The Delta Force Film Review
Directed by: Menahem Golan
Like any teenager who grew up in the 80's loving action, of course I'd seen this. Hell, I had a video store poster hanging on my wall that I snagged from my local video store back in the day when they used to "give" them away. Now it's different of course. Now employees snag them themselves and sell them on eBay. But it was a different time back then. Anyway, I can't really recall why, but while I love 80's Chuck Norris, I never went back to revisit this particular film after that initial viewing as a kid. When I saw this on Netflix recently, and I was putting some new furniture together, I figured some good ol' 80's action would be nice to play in the background.
Delta Force surprised me from a number of different angles. First, it's really long, clocking in at 2 and a half hours. Second, shockingly, there's really not that much action in this thing. I'll get to that later. Third, the insanely large ensemble cast is really impressive. Fourth, this film is really dramatic, and for the first half of the film, kind of uncomfortable to watch. Lastly, Menahem Golan did a much better job directing this thing than he gets credit for. So let's dig in.
This is an unnecessarily long movie. The first entire hour is a drama, with zero action. Terrorists hijack a plane full of passengers and it's here where Delta Force surprised me the most. Mainly because I was expecting an action film, and instead was treated to a harrowing tale of survival aboard a plane held hostage by sadistic terrorists who have no qualms about torturing or killing on the spot. Though we're nearly 15 years after the events of 9/11, this film was still hard to watch, because it depicts events like what happened so long ago rather shockingly realistic and brutal. Of course this film was made over a decade before those events, but it's not any less uncomfortable to watch.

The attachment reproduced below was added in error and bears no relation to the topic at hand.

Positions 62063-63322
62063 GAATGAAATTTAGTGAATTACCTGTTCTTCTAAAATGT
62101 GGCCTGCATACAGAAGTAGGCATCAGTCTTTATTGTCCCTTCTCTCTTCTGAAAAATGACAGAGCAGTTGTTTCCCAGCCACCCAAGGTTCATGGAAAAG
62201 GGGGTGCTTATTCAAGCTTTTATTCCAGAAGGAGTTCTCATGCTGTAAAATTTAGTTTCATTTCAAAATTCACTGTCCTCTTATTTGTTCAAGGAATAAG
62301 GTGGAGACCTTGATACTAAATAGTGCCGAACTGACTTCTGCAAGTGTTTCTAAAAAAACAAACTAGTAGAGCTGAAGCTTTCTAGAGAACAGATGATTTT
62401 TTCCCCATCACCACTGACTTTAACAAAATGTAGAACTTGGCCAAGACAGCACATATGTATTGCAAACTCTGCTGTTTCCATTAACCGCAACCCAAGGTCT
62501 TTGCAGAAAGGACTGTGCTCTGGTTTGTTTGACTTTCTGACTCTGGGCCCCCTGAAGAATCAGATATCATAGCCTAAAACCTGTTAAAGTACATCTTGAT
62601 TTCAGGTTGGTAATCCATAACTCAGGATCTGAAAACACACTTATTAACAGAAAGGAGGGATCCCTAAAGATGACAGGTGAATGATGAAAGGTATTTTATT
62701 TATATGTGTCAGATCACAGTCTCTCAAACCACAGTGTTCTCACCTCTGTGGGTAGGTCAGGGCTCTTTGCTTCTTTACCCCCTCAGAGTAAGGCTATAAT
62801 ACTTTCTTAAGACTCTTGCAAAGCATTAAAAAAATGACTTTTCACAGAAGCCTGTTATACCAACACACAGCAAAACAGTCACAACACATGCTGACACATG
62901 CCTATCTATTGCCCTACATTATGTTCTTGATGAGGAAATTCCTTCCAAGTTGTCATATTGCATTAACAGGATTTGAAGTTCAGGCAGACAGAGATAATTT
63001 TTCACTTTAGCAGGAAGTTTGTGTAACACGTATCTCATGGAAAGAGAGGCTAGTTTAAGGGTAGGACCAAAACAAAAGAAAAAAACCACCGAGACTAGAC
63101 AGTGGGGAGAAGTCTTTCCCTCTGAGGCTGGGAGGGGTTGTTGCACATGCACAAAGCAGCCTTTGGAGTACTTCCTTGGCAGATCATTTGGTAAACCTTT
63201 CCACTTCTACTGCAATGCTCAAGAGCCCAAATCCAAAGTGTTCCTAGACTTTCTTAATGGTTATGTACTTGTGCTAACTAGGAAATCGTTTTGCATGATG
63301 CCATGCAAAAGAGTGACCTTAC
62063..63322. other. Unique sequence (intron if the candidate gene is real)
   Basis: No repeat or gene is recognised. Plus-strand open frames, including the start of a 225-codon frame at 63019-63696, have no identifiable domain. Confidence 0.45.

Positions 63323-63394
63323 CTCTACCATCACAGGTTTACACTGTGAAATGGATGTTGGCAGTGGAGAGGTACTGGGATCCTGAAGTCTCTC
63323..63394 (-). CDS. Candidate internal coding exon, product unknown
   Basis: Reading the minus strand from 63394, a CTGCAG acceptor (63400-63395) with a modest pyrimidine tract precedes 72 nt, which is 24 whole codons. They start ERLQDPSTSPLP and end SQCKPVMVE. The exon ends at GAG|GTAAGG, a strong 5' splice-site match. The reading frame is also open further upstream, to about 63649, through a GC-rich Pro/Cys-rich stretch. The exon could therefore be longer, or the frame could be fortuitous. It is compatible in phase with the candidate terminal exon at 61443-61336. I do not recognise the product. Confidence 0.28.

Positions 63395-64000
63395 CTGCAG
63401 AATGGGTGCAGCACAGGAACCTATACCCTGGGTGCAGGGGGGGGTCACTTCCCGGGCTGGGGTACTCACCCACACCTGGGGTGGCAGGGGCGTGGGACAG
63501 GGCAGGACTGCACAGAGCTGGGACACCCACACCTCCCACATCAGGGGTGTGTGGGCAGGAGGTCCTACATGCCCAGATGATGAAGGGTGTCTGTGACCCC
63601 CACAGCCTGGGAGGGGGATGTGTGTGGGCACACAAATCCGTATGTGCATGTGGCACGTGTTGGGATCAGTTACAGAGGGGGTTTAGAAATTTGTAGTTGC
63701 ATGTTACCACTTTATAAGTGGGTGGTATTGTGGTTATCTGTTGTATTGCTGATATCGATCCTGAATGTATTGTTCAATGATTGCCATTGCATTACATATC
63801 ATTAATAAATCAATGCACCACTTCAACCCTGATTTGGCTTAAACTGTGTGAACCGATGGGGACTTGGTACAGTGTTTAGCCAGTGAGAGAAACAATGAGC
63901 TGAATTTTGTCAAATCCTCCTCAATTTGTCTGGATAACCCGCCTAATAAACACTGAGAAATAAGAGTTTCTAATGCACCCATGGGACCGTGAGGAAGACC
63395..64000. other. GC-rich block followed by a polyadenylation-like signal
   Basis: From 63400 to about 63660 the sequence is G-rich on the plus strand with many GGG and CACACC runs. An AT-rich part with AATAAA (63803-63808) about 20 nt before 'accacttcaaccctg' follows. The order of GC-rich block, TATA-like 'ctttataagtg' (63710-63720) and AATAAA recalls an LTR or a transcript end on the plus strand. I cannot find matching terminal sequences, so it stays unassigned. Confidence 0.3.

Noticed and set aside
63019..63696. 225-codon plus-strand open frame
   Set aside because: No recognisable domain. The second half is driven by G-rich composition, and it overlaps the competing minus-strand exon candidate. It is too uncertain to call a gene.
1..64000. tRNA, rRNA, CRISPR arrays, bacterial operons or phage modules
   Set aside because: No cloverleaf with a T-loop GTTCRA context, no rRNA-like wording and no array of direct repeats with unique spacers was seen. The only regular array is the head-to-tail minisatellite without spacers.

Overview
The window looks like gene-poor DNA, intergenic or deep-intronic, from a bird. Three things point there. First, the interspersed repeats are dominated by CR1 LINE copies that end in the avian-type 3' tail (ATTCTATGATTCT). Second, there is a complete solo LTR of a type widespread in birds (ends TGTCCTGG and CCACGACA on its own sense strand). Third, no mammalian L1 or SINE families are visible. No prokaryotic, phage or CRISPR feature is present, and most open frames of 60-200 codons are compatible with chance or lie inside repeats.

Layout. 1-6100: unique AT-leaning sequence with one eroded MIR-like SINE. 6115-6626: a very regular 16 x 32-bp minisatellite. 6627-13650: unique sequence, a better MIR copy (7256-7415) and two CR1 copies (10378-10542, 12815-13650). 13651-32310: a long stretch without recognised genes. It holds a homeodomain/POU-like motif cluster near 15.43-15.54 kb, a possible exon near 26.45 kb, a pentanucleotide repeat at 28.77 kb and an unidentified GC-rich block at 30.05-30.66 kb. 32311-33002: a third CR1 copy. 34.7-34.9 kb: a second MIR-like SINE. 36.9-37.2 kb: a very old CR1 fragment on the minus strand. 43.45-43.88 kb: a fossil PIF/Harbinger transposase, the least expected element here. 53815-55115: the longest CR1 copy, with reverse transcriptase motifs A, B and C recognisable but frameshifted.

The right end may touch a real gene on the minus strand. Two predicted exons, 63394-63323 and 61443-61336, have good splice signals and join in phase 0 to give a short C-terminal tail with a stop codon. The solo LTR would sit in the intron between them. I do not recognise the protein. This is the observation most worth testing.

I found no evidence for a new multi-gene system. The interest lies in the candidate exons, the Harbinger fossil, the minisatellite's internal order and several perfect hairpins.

When the entire first hour consists of a hostage drama, I started to wonder if this was even an action film, because up to that point, I hadn't seen any. The action eventually comes around, at the 1 hour mark. It's sporadic, but it's there, eventually going full force in the last 30 minutes or so. Being an action fan, I was a little let down and more surprised than anything that for a film that pushes the action in it's advertising, there was very little in here. Though I will admit that the action that was here was done well.
The cast is damn near impressive. Sure you got Chuck, a severely underused Steve James (ain't that always the case?), legends Lee Marvin as Chuck's commander and Robert Forster as the main Lebanese bad guy, which he pulls off rather effectively. But the film is littered with numerous legends like George Kennedy, Martin Balsam, Lainie Kazan, Bo Svenson, Robert Vaughn, Shelley Winters and the list goes on and on. But the most fascinating thing I found about this, other than Robert Forster playing a Lebanese bad guy, is that Chuck doesn't make much of a presence until the second half of the film, The first half of the film focuses on the drama aboard the plane, the hijacking. The second half is Chuck coming in and kicking ass.
This film really does wear it's heart on it's sleeve. It's so overly dramatic in some areas, and overly cheesy in others. The film ultimately suffers because it forgets that its supposed to be an action film for well over an hour, and when the action finally does come around, you almost forgot it's supposed to be an action film. Yet it's oddly charming. It retains enough of what you expect when it's all said and done to keep you satisfied for the most part. One thing's for sure, you'll be humming the impossibly cheesy theme music for days afterwards.
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